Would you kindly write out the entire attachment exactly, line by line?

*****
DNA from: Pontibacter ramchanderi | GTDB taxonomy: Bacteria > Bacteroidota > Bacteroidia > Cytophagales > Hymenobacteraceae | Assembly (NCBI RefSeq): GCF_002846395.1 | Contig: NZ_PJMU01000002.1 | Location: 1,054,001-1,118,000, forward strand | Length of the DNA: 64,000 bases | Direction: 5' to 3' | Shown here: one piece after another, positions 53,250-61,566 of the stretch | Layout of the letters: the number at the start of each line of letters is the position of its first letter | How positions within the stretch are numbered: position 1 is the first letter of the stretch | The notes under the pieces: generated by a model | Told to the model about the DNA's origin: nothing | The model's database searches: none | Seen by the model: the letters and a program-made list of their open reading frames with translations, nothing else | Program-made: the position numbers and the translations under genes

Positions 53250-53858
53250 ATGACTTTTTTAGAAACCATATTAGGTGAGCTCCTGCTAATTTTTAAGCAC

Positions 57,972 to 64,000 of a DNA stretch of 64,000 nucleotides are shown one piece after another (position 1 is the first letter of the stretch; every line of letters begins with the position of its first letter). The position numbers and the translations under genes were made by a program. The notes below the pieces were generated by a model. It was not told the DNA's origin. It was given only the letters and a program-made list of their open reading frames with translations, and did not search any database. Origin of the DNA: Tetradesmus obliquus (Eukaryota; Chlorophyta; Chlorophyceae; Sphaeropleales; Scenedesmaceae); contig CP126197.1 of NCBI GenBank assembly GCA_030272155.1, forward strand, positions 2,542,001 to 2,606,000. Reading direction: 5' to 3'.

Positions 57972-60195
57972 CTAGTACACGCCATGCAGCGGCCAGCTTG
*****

DNA from: Pontibacter ramchanderi | GTDB taxonomy: Bacteria > Bacteroidota > Bacteroidia > Cytophagales > Hymenobacteraceae | Assembly (NCBI RefSeq): GCF_002846395.1 | Contig: NZ_PJMU01000002.1 | Location: 1,054,001-1,118,000, forward strand | Length of the DNA: 64,000 bases | Direction: 5' to 3' | Shown here: one piece after another, positions 53,250-61,566 of the stretch | Layout of the letters: the number at the start of each line of letters is the position of its first letter | How positions within the stretch are numbered: position 1 is the first letter of the stretch | The notes under the pieces: generated by a model | Told to the model about the DNA's origin: nothing | The model's database searches: none | Seen by the model: the letters and a program-made list of their open reading frames with translations, nothing else | Program-made: the position numbers and the translations under genes

Positions 53250-53858
53250 ATGACTTTTTTAGAAACCATATTAGGTGAGCTCCTGCTAATTTTTAAGCAC

Positions 57,972 to 64,000 of a DNA stretch of 64,000 nucleotides are shown one piece after another (position 1 is the first letter of the stretch; every line of letters begins with the position of its first letter). The position numbers and the translations under genes were made by a program. The notes below the pieces were generated by a model. It was not told the DNA's origin. It was given only the letters and a program-made list of their open reading frames with translations, and did not search any database. Origin of the DNA: Tetradesmus obliquus (Eukaryota; Chlorophyta; Chlorophyceae; Sphaeropleales; Scenedesmaceae); contig CP126197.1 of NCBI GenBank assembly GCA_030272155.1, forward strand, positions 2,542,001 to 2,606,000. Reading direction: 5' to 3'.

Positions 57972-60195
57972 CTAGTACACGCCATGCAGCGGCCAGCTTG